There were Waxwings reported yesterday (Saturday) at the tunnel end of Scotland Road, so we headed that way in hope. However, although there were plenty of red-berried trees north of the JMU building, some with Redwings in them, there were no Waxwings. Maybe next week! We jumped on a bus back to Queen Square, then immediately onto another for Liverpool ONE, and we were just in time for the bus to Sefton Park.
The Alders at the south end of the lake were looking very attractive with their cones of the old year and catkins of the new. There were about fifteen Wood Pigeons picking about under them, an unusually large number all in one place.
The lake had frozen overnight, but when we arrived it was partially melted and translucent, with many clear patches. The birds were the usual hordes of Canada Geese, Black-headed Gulls, Coots and Mallards, with a few Moorhens. About 1 in 50 of the BHGs are starting to show their black heads, but not this group standing on their reflections.
Further along we spotted some Mute Swans and a couple of well-grown cygnets. The park now has permanent signs around the railings asking people not to feed bread to the birds.
People weren’t taking any notice, though. One dad and daughter had at least four loaves of best sliced Warburton’s at their feet, and maybe more!
Too much bread is clearly a bad thing, but does it really cause Angel Wing? Some people say that it’s just a scam to make people buy the expensive bird food from the café. Most of the articles about it in the press just regurgitate RSPB press releases (which aren’t very definite), including these pieces from varied sources like the Guardian, the Express and “IFL Science”. Nothing especially authoritative.
We were bird-spotting and tree-spotting for the I-Spy lists today. We ticked off some very common trees including Holly, a Sweet Chestnut identified from the spiky husks on the ground and its spiralling bark, Turkey Oaks with their retained dead leaves and whiskery buds, Weeping Willow by the lake, a few Lombardy (Black) Poplars, and an Ash identified from the black, opposite winter buds. On the bank of the lake is a fine Atlas Cedar Cedrus atlantica.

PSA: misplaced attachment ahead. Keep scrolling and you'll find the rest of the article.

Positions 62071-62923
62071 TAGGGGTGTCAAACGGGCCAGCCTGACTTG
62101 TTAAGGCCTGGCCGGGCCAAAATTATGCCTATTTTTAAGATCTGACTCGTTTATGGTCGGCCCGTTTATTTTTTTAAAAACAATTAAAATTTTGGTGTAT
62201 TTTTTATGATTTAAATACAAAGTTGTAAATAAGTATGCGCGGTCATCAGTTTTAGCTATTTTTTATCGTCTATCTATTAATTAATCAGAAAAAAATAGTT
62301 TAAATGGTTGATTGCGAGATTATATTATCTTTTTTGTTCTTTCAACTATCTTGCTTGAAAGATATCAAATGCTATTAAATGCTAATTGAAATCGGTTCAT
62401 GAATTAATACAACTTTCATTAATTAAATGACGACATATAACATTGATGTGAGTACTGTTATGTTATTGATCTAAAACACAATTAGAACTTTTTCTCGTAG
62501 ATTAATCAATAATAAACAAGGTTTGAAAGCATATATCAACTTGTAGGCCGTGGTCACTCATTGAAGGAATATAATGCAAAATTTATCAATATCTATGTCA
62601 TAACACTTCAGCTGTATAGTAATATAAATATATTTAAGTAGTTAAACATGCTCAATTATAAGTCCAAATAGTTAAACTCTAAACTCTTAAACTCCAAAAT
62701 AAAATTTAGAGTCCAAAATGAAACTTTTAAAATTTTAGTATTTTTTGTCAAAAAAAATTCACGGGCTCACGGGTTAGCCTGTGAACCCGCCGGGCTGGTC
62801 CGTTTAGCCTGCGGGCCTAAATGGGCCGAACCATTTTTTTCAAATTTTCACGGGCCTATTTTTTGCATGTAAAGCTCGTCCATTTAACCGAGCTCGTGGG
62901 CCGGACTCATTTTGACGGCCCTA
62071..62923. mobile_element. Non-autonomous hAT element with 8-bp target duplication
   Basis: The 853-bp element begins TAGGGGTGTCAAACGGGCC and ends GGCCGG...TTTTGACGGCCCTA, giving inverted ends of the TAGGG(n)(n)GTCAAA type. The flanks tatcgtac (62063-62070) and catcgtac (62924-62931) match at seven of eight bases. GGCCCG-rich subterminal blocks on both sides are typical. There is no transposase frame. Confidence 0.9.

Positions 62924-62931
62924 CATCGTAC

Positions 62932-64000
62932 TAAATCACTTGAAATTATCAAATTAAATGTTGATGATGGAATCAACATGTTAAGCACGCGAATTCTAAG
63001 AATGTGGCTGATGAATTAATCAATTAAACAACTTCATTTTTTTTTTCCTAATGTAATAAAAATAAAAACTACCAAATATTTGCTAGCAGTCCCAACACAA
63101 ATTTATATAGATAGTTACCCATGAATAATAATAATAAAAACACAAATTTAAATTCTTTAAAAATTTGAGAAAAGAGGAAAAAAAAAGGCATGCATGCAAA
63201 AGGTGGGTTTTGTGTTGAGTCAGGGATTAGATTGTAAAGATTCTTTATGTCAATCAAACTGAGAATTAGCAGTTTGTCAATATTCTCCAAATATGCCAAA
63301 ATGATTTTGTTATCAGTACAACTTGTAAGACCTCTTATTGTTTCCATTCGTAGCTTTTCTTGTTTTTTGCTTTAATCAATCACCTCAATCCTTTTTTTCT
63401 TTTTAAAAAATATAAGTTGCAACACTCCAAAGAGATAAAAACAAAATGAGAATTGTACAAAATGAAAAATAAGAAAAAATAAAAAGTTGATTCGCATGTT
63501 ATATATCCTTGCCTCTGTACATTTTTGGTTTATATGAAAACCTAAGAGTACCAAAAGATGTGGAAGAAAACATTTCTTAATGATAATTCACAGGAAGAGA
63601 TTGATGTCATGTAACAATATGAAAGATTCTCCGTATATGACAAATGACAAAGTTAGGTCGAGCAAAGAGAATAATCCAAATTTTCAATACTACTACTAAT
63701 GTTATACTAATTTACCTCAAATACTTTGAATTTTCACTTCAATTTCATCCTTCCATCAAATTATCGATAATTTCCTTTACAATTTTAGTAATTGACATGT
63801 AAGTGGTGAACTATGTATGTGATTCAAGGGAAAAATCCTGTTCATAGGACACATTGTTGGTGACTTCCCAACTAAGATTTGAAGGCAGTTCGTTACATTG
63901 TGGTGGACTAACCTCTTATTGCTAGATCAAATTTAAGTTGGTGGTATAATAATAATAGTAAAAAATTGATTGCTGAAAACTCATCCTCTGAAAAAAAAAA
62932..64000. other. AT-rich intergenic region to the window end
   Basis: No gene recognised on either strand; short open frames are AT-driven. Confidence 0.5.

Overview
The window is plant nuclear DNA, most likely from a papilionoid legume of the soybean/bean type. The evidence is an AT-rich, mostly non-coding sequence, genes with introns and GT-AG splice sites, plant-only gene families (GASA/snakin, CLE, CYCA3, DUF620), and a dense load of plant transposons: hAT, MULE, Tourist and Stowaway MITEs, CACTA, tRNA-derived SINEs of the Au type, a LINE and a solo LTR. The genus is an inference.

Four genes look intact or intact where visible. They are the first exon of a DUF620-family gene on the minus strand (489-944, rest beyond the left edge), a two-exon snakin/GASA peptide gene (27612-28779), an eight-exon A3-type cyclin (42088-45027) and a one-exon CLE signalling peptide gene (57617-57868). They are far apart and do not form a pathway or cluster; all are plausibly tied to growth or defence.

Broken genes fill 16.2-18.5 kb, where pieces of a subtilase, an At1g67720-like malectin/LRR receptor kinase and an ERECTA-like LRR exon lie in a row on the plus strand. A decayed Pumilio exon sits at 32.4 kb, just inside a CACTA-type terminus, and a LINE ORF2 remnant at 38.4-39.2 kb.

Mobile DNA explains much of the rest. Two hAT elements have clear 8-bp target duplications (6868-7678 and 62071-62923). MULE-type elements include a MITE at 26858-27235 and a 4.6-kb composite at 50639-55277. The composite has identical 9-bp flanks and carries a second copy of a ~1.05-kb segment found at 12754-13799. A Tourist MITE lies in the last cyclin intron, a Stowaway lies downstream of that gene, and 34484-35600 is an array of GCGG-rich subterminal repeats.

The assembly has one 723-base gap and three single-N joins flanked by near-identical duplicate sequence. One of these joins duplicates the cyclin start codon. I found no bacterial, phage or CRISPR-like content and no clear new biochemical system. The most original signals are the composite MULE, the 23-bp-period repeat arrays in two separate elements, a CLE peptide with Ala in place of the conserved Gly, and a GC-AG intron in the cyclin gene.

The male Yews are showing their clusters of flowers, like little balloons of pollen sacs, each only about 3 or 4 mm across.
At the top of a tree there was a Great Spotted Woodpecker, and we heard the Ring-necked Parakeets, but couldn’t see them at first, although two flew overhead later. By the Eros fountain a wonderful Witch Hazel was in flower.
We lunched by the old aviary, where there was a Blackbird on the path and a Rat in the shrubbery. Grey Squirrels were all over the place. On the island in the lake north of the aviary, we stopped to look at a Moorhen up in a tree and then we spotted a most exciting bird below it, a Kingfisher! It was a female, and she was quite comfortable and relaxed on her perch overlooking the water, not at all bothered by the people on the path only about 50 feet (15m) away. She was watching the water below very intently, hoping for a meal, but we didn’t see her dive.
Further north again we looked at a group of trees with lots of knobbles and burrs on their trunks, and amongst the higher branches. We couldn’t identify the trees, but they didn’t look healthy. One of the low knobbles had Judas Ear fungus on it, perhaps a sign that the tree is dying.
Near the top of the stream, where there’s a little weir and waterfall, a Heron was standing statuesquely amongst the reeds and red Dogwood stems.
We followed the long avenue of London Planes southwards to the Dell. On the field were Crows, Black-headed Gulls and some juvenile Herring Gulls. We got another tree tick with the Deodar Cedar, and also noted some good ones that aren’t in the I-Spy book (dammit!) – a Dove or Handkerchief tree, a Sweetgum / Liquidambar and a Persian Ironwood with its black oval flower buds just bursting, showing the dark red stamens within.
In the Palm House there was a concert by some ladies who were singing songs from the shows, but it wasn’t our cup of tea, so we sneaked out by a side door. It was the “biology” door (flanked by the statues of Darwin and Linnaeus) and right opposite it was a Corkscrew Hazel which I’ve not spotted before, next to an evergreen shrub.
We returned along the lake. One Coot had a white Darvic ring on its left leg – CXT. It’s been reported to Kane Brides. (Added later. He reports that CXT was ringed in Sefton Park on 09/09/2015, so it’s about 18 months old.) There was a Cormorant on a post, a couple of greyish-looking Lesser Black-backed Gulls, some black-and-white Tufted Duck and four fluffy brown Little Grebes diving near the island.
I had hoped to see a Monkey Puzzle tree for our list today, but there doesn’t seem to be one in Sefton Park, at least not in the areas we visited. However, the Beech tree we claimed at Eastham two weeks ago is now worth double points because one of us (not me!) could answer the related question – what was a chair maker called? (Answer at the end). But we are up to 225 points (165 of them today), nearly a quarter of the way there! (The man who made chairs was a bodger.)
Public transport details: Bus 82 at 11.13 from Liverpool ONE bus station, which was diverted via Hope Street because of Chinese New Year, and arrived Aigburth Road / Ashbourne Road at 11.35. Returned on the 82 from Aigburth Vale / Jericho Lane at 2.50, arriving City Centre at 3.15.